Through a survey of the prior art, the inventors know that in a process of forming a silica porous film from a composition comprising a silica precursor and a micelle-forming surfactant, by causing the silica precursor to condense and crosslink in interstices between micelles to form a silica skeleton, and removing the surfactant while retaining the silica skeleton, rigid and uniform pores are introduced if the step of forming a silica skeleton from a silica precursor is completed prior to the step of removing the surfactant through decomposition or volatilization. Since the recent study on the semiconductor processing technology reveals that long-term firing at high temperature accelerates the crystallization of copper responsible for electricity conduction and leads to circuit defectives, there is a need for a lower temperature process. More particularly, it is required that the decomposition or volatilization of the surfactant (B) be completed at a lower temperature. It is thus required that formation of a silica skeleton be performed at a lower temperature. Additionally, in incorporating the porous film-forming step in the semiconductor manufacturing process, it is a sovereign proposition to shorten the process time. On the other hand, the silica component generally contains Si—OR (wherein R is a monovalent hydrocarbon group) as well as Si—OH, wherein hydrolysis and dehydrating condensation take place to construct a siloxane network according to the scheme shown below.
 (R3 is a substituted or unsubstituted monovalent hydrocarbon group.)
 (R3 is a substituted or unsubstituted monovalent hydrocarbon group and may be identical with or different from R3 in formula (11).)
 In general, these condensation reactions require a high temperature of at least 250° C. absent a catalyst, but in the co-presence of an acidic or basic catalyst, proceed effectively at a lower temperature to form a film having a high hardness. However, the addition of an ordinary acidic or basic catalyst to the composition detracts from the storage stability of the composition noticeably because the condensation reactions can proceed even below room temperature. We have found that this problem can be overcome by adding a compound which generates an acid upon pyrolysis (or thermal decomposition) to the composition. More particularly, hydrolysis of organoxyalkoxysilane and condensation of silanol as shown by formulae (11) and (12) are accelerated by the acid generated upon pyrolysis, so that formation of a silica skeleton can be completed at a temperature below the decomposition or volatilization temperature of the surfactant. Since the compound which generates an acid upon pyrolysis remains neutral prior to pyrolysis, it has no negative impact on the storage stability of the silica precursor-containing composition. Moreover, the acid and other products of decomposition can be virtually completely decomposed or removed in the subsequent heat treatment step.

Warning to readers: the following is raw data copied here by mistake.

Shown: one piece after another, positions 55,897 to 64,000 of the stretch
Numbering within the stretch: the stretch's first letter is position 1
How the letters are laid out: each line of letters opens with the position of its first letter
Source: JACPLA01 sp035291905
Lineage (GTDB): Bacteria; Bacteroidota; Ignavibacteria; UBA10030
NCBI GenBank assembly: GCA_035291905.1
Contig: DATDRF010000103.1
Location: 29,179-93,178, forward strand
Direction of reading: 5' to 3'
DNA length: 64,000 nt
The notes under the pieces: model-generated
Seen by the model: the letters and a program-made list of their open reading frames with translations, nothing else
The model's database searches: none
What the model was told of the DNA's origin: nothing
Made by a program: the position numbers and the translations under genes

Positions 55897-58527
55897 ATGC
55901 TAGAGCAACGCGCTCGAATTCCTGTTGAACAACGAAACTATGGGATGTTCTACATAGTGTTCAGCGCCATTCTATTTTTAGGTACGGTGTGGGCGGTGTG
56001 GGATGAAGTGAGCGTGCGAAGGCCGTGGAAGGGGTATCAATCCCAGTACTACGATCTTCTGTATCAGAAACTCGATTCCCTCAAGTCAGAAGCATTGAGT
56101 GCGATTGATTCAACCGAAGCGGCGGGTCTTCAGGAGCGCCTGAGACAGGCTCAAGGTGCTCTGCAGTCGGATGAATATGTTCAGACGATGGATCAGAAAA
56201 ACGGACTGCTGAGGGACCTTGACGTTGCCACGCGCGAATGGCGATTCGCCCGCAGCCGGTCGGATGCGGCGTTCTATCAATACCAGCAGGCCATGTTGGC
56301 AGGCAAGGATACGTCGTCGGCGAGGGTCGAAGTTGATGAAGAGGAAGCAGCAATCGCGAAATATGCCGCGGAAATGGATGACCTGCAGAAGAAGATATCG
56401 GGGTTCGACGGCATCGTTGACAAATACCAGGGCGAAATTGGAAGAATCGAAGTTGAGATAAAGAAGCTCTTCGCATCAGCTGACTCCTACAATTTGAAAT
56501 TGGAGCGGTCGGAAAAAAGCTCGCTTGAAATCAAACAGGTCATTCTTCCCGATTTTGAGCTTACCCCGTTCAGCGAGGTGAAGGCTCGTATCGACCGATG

In a further aspect, the invention provides a semiconductor device having a porous film incorporated therein, the porous film being obtained using a porous film-forming composition comprising as essential components, (A) 100 parts by weight of a curable silicone resin having a number average molecular weight of at least 100, (B) 5 to 50 parts by weight of a micelle-forming surfactant, and (C) 0.01 to 10 parts by weight of a compound which generates an acid upon pyrolysis. Specifically, the porous film is used as dielectric films for multilayer interconnects in the semiconductor device.
 Then, the porous films are minimized in moisture absorption while maintaining mechanical strength for a semiconductor device, so that a semiconductor device having low dielectric constant insulating films built therein is provided. The low dielectric constant of dielectric films ensures to reduce the parasitic capacitance around multilayer interconnects, contributing to a high speed and low power consumption in operation of the semiconductor device.
 In a preferred embodiment of the inventive semiconductor device, the porous film is present as a dielectric film between metal wires in an identical layer in a multilayer interconnect structure or as an interlayer dielectric film between upper and lower metal wiring layers. A semiconductor device featuring high performance and high reliability is then provided.
 Component (A) in the porous film-forming composition of the invention is a curable silicone resin having a number average molecular weight of at least 100, preferably 200 to 100,000, more preferably 400 to 20,000. It is preferably obtained by hydrolytic condensation of an organosilicon compound of the general formula (1) or (2) or a partial hydrolytic condensate thereof or a mixture of any.
 Herein Z is independently at each occurrence a hydrolyzable group, R is independently at each occurrence a substituted or unsubstituted monovalent hydrocarbon group, x is an integer of 1 to 3.
 The monovalent hydrocarbon groups represented by R are preferably those of 1 to 12 carbon atoms, and include alkyl, aryl, aralkyl and alkenyl groups and substituted forms of the foregoing groups in which some or all of the hydrogen atoms are substituted with halogen atoms (e.g., fluorine atoms) or epoxy-containing groups (e.g., glycidyl, glycidyloxy). Typical groups are alkyl, aryl, glycidyl and substituted alkyl groups. Suitable alkyl groups include methyl, ethyl, propyl and butyl and are preferably of 1 to 5 carbon atoms. The alkyl groups may be either straight or branched and may have hydrogen atoms substituted with fluorine atoms or the like. Suitable aryl groups include phenyl and naphthyl. Of these, methyl and phenyl are preferred, with methyl being most preferred.